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Flying Robot Controlled Using the Mind

Thu, 06/06/2013 - 10:25am
Researchers in the University of Minnesota’s College of Science and Engineering have developed a new noninvasive system that allows people to control a flying robot using only their mind. The study goes far beyond fun and games and has the potential to help people who are paralyzed or have neurodegenerative diseases.
 
The study was published today in IOP Publishing’s Journal of Neural Engineering.
 
Five subjects (three female and two male) who took part in the study were each able to successfully control the four-blade flying robot, also known as a quadcopter, quickly and accurately for a sustained amount of time.
 
"Our study shows that for the first time, humans are able to control the flight of flying robots using just their thoughts sensed from a noninvasive skull cap," says Bin He, lead author of the study and biomedical engineering professor in the University of Minnesota’s College of Science and Engineering. "It works as good as invasive techniques used in the past."
 
He says this research is intended to help people who are paralyzed or have neurodegenerative diseases regain mobility and independence.
 
"We envision that they’ll use this technology to control wheelchairs, artificial limbs or other devices," He says.
 
The noninvasive technique, called electroencephalography (EEG), is a unique brain-computer interface that records electrical activity of the subjects’ brain through a specialized, high-tech EEG cap fitted with 64 electrodes.
 
"It’s completely noninvasive. Nobody has to have a chip implanted in their brain to pick up the neuronal activity," says Karl LaFleur, a senior biomedical engineering student during the study and one of the paper’s authors.
 
The researchers says the brain-computer interface system works due to the geography of the motor cortex—the area of the cerebrum that governs movement. When we move, or think about a movement, neurons in the motor cortex produce tiny electric currents. Thinking about a different movement activates a new assortment of neurons. Sorting out these assortments laid the groundwork for the brain-computer interface used by the University of Minnesota researchers, He says. This new study builds upon previous research at He’s lab where subjects were able to control a virtual helicopter on a computer screen.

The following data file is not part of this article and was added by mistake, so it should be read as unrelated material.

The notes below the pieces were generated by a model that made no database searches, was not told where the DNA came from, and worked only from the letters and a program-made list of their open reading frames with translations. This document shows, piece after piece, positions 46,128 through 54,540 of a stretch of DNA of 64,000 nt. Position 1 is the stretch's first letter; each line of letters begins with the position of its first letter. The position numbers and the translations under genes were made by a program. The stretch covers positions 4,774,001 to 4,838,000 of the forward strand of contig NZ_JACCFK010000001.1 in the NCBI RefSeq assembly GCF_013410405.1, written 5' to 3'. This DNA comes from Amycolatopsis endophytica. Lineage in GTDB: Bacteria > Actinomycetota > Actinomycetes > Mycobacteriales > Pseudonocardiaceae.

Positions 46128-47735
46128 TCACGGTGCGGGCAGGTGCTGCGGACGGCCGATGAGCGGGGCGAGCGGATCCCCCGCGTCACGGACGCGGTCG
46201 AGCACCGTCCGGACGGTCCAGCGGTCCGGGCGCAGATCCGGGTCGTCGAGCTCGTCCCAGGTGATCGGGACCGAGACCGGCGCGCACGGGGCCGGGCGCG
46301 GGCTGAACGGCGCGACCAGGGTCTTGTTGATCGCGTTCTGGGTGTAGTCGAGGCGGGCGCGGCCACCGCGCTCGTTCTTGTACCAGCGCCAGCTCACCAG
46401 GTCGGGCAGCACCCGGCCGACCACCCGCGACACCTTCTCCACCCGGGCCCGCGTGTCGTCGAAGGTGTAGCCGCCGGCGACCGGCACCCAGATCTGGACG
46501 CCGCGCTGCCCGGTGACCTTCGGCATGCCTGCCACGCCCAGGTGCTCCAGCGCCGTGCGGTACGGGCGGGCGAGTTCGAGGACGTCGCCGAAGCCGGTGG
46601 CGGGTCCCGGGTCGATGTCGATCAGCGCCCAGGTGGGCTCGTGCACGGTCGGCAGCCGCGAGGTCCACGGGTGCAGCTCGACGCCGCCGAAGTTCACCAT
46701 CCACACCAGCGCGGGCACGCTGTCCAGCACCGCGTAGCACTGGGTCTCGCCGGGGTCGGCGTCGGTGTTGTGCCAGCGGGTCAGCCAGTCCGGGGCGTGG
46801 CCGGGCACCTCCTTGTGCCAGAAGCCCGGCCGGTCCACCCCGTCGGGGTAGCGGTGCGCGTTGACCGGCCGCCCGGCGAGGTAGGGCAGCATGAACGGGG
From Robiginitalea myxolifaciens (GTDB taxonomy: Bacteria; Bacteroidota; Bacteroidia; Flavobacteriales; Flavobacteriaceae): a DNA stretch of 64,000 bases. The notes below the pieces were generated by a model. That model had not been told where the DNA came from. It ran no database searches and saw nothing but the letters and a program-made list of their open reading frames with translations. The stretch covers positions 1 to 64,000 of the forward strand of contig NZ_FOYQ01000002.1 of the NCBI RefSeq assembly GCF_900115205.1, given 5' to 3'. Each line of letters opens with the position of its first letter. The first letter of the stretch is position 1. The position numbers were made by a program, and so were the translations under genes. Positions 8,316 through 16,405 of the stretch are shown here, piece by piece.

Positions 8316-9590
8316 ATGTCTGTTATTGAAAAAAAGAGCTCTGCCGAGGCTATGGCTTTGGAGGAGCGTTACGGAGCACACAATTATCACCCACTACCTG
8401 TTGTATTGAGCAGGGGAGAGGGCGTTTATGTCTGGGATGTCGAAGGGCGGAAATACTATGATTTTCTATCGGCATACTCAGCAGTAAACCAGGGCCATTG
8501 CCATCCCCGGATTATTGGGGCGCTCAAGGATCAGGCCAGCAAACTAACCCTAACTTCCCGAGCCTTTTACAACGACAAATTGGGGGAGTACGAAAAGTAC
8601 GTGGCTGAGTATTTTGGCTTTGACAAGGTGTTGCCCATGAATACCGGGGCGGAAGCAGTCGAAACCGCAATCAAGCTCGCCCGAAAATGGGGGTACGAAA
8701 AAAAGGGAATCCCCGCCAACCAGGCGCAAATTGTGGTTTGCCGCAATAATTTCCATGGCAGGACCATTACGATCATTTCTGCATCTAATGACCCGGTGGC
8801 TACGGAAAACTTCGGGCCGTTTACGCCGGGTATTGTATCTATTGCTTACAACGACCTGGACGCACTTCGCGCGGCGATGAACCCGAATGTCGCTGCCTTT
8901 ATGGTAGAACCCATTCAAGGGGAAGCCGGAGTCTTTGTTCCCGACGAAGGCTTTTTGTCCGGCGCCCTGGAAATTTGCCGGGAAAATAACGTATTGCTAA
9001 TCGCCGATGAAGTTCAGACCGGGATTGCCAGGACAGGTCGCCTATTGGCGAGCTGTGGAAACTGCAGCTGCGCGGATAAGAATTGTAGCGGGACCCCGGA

"We were the first to use both functional MRI and EEG imaging to map where in the brain neurons are activated when you imagine movements," He says. "So now we know where the signals will come from."
 
During the study, the subjects involved faced away from the quadcopter and were asked to imagine using their right hand, left hand, and both hands together. This would instruct the quadcopter to turn right, left, lift, and then fall, respectively. The quadcopter was driven with a pre-set forward motion and controlled only by subjects’ thoughts.
 
The subjects were positioned in front of a screen that relayed images of the quadcopter’s flight through an on-board camera. Brain signals were recorded by the cap and sent to the quadcopter over Wi-Fi.
 
After several training sessions, the subjects were required to fly the quadcopter through two large rings suspended from a gymnasium ceiling. A number of statistical tests were used to calculate how each one performed. A group of subjects also directed the quadcopter with a keyboard in a control experiment allowing for a comparison between a standardized method and brain control.
 
He says the potential for the brain-computer interface developed at the University of Minnesota is very broad.
 
"Our next step is to use the mapping and engineering technology we’ve developed to help disabled patients interact with the world," He says. "It may even help patients with conditions like autism or Alzheimer’s disease or help stroke victims recover. We’re now studying some stroke patients to see if it’ll help rewire brain circuits to bypass damaged areas."
 
In addition to He and LaFleur, other University of Minnesota researchers involved in the study include Alexander Doud, a medical and biomedical engineering graduate student; Kaleb Shades, a biomedical engineering undergraduate student; Eitan Rogin, an undergraduate computer science and engineering student; and Kaitlin Cassady, a biomedical engineering research tech staff member.
 
The University of Minnesota study was primarily funded by the National Science Foundation (NSF).
 

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